getopt arguments

getopt arguments

Post by Todd » Thu, 22 Jun 2006 23:55:23



I have read the man pages but still don't understand getopt.

#!/bin/bash
#
#

SCRIPTNAME=${0##*/}

function show_list() {
         cat -n .dolist
         }

# commented out for debugging
#function addroutine() {
#       echo "$2 >> .dolist"
#       }

# commented out for debugging
#function delroutine() {
#       sed
#       }

function show_help() {
         echo "Usage: todo -[hrl:] "
         echo " 'something' (adds to da' list)"
         echo "          -h (Prints usage)"
         echo "          -r (removes line number specified)"
         echo "<blank>   -l (displays the todo list)"
exit 0
     }

#***********************************************************************
set -x

if [ $? -ne 0 ]
then
         show_help
         exit 1:
fi
set -- "$args"
DONE=false
while [ "$DONE" != "true" ]
     do
         case $1 in
          -h | --help)show_help            ;;
          "")show_list                           ;;
          --)DONE=true                     ;;

        esac
shift
done

-- INSERT --
                                         1,12          Top

 
 
 

getopt arguments

Post by Stephane Chazela » Fri, 23 Jun 2006 00:42:06



> I have read the man pages but still don't understand getopt.

[...]

Don't use getopt, it's deprecated and broken by design. Use
getopts instead.

--
Stephane

 
 
 

getopt arguments

Post by Chris F.A. Johnso » Fri, 23 Jun 2006 01:01:01



> I have read the man pages but still don't understand getopt.

> #!/bin/bash
> #
> #

> SCRIPTNAME=${0##*/}

> function show_list() {

    The portable way to declare a function (which works in all
    Bourne-type shells, including ksh) is:

show_list() {

    The ksh way (which also works in bash, but not other Bourne-type
    shells) is:

function show_list {

    What you have is a bash hybrid that will fail in all other shells.

>          cat -n .dolist
>          }

> # commented out for debugging
> #function addroutine() {
> #       echo "$2 >> .dolist"
> #       }

> # commented out for debugging
> #function delroutine() {
> #       sed
> #       }

> function show_help() {
>          echo "Usage: todo -[hrl:] "
>          echo " 'something' (adds to da' list)"
>          echo "          -h (Prints usage)"
>          echo "          -r (removes line number specified)"
>          echo "<blank>   -l (displays the todo list)"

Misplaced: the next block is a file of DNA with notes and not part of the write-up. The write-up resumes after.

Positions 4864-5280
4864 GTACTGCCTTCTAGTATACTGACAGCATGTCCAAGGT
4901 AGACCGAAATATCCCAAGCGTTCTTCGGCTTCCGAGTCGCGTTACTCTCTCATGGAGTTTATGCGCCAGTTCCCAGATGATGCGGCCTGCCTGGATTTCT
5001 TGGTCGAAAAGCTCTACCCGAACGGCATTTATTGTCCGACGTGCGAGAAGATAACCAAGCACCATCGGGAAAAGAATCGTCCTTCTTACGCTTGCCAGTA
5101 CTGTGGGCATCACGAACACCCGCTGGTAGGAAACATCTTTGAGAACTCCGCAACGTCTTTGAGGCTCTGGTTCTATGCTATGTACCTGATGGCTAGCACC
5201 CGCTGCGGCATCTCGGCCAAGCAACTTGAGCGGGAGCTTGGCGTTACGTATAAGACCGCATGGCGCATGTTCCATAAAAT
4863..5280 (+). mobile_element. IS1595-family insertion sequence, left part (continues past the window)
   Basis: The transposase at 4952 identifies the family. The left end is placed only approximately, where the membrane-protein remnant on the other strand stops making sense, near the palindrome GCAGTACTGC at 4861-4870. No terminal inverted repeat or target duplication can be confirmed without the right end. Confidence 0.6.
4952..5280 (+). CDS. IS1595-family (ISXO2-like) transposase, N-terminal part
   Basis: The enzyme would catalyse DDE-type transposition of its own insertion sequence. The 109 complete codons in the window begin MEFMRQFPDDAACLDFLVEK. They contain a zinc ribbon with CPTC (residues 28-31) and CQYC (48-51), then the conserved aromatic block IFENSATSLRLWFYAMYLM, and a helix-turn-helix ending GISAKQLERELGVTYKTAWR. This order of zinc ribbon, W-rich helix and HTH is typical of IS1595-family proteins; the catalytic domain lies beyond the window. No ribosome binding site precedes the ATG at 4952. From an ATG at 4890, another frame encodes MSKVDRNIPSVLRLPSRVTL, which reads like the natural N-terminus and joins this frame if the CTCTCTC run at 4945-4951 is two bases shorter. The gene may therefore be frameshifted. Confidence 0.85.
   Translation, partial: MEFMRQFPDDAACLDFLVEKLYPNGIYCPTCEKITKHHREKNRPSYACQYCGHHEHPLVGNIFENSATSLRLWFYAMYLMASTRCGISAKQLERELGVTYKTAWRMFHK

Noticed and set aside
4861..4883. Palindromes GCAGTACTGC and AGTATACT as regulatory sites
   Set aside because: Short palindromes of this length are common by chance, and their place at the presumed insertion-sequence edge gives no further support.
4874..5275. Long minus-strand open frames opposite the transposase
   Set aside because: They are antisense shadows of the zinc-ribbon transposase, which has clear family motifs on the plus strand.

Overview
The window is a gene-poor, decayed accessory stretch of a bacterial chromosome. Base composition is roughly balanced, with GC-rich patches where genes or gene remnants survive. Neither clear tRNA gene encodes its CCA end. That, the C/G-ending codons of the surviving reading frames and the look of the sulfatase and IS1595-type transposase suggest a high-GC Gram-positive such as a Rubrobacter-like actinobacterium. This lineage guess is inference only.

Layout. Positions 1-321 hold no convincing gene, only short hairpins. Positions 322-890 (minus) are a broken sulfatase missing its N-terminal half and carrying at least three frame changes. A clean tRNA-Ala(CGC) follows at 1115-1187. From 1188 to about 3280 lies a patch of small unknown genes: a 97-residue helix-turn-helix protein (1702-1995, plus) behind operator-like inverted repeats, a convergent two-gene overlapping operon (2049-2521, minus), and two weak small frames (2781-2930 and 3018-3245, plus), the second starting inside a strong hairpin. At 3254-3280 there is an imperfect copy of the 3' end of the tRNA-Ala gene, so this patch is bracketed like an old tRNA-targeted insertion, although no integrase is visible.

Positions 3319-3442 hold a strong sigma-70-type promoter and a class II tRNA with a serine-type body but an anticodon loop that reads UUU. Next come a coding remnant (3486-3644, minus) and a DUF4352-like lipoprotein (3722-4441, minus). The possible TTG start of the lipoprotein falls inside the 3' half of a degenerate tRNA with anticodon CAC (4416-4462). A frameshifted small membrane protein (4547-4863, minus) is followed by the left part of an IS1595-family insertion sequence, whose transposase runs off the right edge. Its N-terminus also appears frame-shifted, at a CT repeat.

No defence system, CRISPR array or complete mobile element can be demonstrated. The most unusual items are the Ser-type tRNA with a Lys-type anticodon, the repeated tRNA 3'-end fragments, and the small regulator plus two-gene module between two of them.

> exit 0
>      }

> #***********************************************************************
> set -x


    Did you look at what $args contains after that command? That
    should be:


    or:


    (I'm assuming that your arguments to getopt are correct; I don't
    use it. GNU-style options are unnecessary and not portable; use
    the standard form, and getopts.)

Quote:> if [ $? -ne 0 ]
> then
>          show_help
>          exit 1:
> fi
> set -- "$args"

    If your call to getopt worked, this will only set a single
    argument: the entire contents of $args.

Quote:> DONE=false
> while [ "$DONE" != "true" ]
>      do
>          case $1 in
>           -h | --help)show_help       ;;
>           "")show_list                      ;;
>           --)DONE=true                ;;

>    esac
> shift
> done

while getopts rh opt
do
  case $opt in
       h) show_help ;;
      "") show_list ;;
  esac
done

   If you want to do anything after the options are parsed, follow
   that with:

shift $(( $OPTIND - 1 ))

--
   Chris F.A. Johnson, author              <http://cfaj.freeshell.org>
   Shell Scripting Recipes: A Problem-Solution Approach (2005, Apress)
   ===== My code in this post, if any, assumes the POSIX locale
   ===== and is released under the GNU General Public Licence

 
 
 

getopt arguments

Post by Stephane Chazela » Fri, 23 Jun 2006 01:09:46


[...]

Quote:>     The ksh way (which also works in bash, but not other Bourne-type
>     shells) is:

It obviously works as well in zsh which is/has a superset of ksh88.
Quote:

> function show_list {

>     What you have is a bash hybrid that will fail in all other shells.

[...]

But contrary to ksh, bash and zsh don't interpret that syntax
differently than the standard one.

--
Stephane

 
 
 

getopt arguments

Post by Glenn Jackma » Fri, 23 Jun 2006 01:16:11



Quote:>  I have read the man pages but still don't understand getopt.

Use the builtin getopts.  Here's an example:

#!/bin/bash
show_usage() {
    echo usage:  foo [-h] [-x y] [-a b] mandatory_arg ...

Quote:}

x_arg="default X"
a_arg="default A"

while getopts ":hx:a:" option; do
    case "$option" in
        h) show_usage ; exit ;;
        x) x_arg="$OPTARG" ;;
        a) a_arg="$OPTARG" ;;